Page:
Recommended reads

I go through stages of reading books – for months I read nothing and then suddenly I get the bug and read book after book. This time the book that got me started again was Margaret Mitchell’s Gone with the Wind.

Gone with the wind

It’s a classic that has sat unread on my bookshelf for years and I’ve never been tempted. I saw the film years ago and thought I knew what to expect. I didn’t enjoy the film at all – it was overlong, dull and I didn’t particularly care about any of the characters. With the comparative sizes of the book (thick) and text (tiny) I also thought it would be a hard slog.

Well, now I’ve read it, and yes it’s epic, but in the best possible sense. I felt that it really transported me to the Deep South during the Civil War, and it genuinely conveyed what life was like; the attitudes and feelings of the people; and how a way of life was drastically changed. The selfish and annoying Scarlett O’Hara from the film comes alive on paper, and becomes someone to admire for her strength of will and her passion. It’s also incredibly romantic in a way that today’s disposable chick lit could never hope to replicate. I feel that I’ve gained an understanding about a time and place in history and with it a genuine desire to learn more about it to gain more perspective on the context of the story.

I would absolutely recommend this book – reading it has genuinely been an experience. I know it was a special book because I’m still thinking about it weeks later, and there aren’t many books that I can say that about. I want to read more books like this, where the writing is so evocative that I’m transported to a different time and place, and where the setting itself somehow becomes the star.

I followed this by reading Danielle Steele’s Granny Dan. I chose it because it was the story of a ballet dancer, and it promised similar things – an epic setting (Imperial Russia); a time of political unrest and radical change (the revolution); and an intriguing human story full of love and loss.

Granny Dan

Taking the form of a story within a story I liked how it started, with a woman mourning her recently deceased grandmother and celebrating all the ways she was unique, but wondering about all the secrets she’d kept hidden from her time as a prima ballerina in Russia before she came to live in America. It then goes on to tell the story of “Granny Dan” from the beginning.

But in the end I was incredibly disappointed. In comparison to Gone With The Wind  it was one-dimensional and contrived. The potential was so great for an epic historical romance and one that I should love – I love ballet, I’m interested in Imperial Russia, I love a good romance – but it was quite a short book and everything that was remotely interesting was pretty much skimmed over in favour of repetitive love passages that themselves lacked any depth. I don’t think I got a feel for what Russia was like around the time of the revolution, nor did I feel that much was conveyed about what life in a ballet company was like. In fact it felt as though there was very little factual foundation in terms of ballet terminology or historical reference. I probably could have written something similar myself from my pre-existing knowledge with no background research at all. Maybe this is what she did(?). I read it quickly because I was bored wanted it to be over.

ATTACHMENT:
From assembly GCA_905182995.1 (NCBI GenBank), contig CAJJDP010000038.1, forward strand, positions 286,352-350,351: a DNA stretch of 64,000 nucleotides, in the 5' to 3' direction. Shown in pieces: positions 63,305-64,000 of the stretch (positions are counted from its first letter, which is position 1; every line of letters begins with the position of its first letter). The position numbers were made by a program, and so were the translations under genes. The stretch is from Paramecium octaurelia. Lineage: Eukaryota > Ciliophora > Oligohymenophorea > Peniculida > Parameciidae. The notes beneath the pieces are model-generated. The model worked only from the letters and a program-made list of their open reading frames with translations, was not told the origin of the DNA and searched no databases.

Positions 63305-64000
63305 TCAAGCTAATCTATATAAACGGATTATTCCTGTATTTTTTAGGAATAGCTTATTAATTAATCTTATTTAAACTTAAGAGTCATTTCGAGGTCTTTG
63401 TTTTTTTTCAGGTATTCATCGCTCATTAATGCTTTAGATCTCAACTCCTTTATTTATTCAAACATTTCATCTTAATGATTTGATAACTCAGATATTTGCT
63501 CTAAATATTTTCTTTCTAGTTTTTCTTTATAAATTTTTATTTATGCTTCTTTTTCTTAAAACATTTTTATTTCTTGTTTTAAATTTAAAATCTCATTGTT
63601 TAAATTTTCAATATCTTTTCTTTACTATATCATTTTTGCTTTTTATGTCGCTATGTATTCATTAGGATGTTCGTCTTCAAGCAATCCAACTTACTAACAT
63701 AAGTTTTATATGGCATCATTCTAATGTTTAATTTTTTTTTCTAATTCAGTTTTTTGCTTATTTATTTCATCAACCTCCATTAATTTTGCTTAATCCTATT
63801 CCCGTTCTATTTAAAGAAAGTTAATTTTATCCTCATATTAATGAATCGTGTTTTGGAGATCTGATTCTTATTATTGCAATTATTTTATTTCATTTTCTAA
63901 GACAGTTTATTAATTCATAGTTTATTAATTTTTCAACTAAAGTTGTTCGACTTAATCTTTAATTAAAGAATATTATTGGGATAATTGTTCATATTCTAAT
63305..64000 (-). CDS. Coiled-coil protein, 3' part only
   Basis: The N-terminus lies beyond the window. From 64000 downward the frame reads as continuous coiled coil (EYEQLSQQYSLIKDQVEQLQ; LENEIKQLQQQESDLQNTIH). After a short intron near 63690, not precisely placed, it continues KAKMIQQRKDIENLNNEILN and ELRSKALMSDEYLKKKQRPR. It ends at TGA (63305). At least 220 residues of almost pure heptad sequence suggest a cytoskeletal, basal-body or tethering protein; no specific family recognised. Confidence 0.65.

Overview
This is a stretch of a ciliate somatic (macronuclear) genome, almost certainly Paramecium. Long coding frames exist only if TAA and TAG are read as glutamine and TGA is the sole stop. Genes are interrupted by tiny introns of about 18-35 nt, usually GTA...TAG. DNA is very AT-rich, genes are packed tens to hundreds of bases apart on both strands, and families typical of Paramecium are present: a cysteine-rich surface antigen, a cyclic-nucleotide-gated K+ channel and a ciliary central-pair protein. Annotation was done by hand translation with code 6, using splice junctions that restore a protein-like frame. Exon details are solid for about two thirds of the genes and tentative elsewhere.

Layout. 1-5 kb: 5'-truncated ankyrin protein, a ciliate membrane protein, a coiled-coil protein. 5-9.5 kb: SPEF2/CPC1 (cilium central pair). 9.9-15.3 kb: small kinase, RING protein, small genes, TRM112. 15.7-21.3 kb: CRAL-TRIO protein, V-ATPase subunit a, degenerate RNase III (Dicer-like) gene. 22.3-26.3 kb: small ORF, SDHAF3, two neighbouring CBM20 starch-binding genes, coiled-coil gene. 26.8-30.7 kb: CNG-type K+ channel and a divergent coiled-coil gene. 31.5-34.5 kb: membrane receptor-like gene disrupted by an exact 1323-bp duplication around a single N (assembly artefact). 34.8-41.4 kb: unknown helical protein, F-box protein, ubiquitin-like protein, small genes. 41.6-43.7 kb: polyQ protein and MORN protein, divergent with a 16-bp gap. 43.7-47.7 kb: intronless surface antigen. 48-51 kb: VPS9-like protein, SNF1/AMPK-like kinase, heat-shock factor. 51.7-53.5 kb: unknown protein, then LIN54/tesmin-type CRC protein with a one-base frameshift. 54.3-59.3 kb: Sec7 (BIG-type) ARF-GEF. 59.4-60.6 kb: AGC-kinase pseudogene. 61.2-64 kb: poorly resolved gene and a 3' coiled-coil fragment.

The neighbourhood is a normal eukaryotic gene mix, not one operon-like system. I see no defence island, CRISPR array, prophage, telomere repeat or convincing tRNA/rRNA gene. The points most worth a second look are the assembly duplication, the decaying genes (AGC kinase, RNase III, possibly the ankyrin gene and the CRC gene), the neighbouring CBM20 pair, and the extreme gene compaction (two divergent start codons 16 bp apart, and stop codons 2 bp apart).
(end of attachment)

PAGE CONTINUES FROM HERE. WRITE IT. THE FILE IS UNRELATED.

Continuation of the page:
Recommended reads

So what to read next? I’d welcome any recommendations of books that you felt were really memorable, that really hooked you in and where you genuinely cared about the characters. Any suggestions??

5 thoughts on “Recommended reads

  1. I’ve never been inclined to read Gone with the Wind, but maybe I’ll try now! If you want epic love story/ Imperial Russia, Dr Zhivago is brilliant. It is a bit of a slog, but a good one! (though the names get confusing haha!) x

  2. I’ve never read Gone With the Wind but it’s always been on my list of books I really want to get around to reading. This post has spurred me on to actually download it on my Kindle. I look forward to reading it!
    Lucy x

Please do leave comments (I love it when you do!)

Fill in your details below or click an icon to log in:

WordPress.com Logo

You are commenting using your WordPress.com account. Log Out /  Change )

Google+ photo

You are commenting using your Google+ account. Log Out /  Change )

Twitter picture

You are commenting using your Twitter account. Log Out /  Change )

Facebook photo

You are commenting using your Facebook account. Log Out /  Change )

Connecting to %s

This site uses Akismet to reduce spam. Learn how your comment data is processed.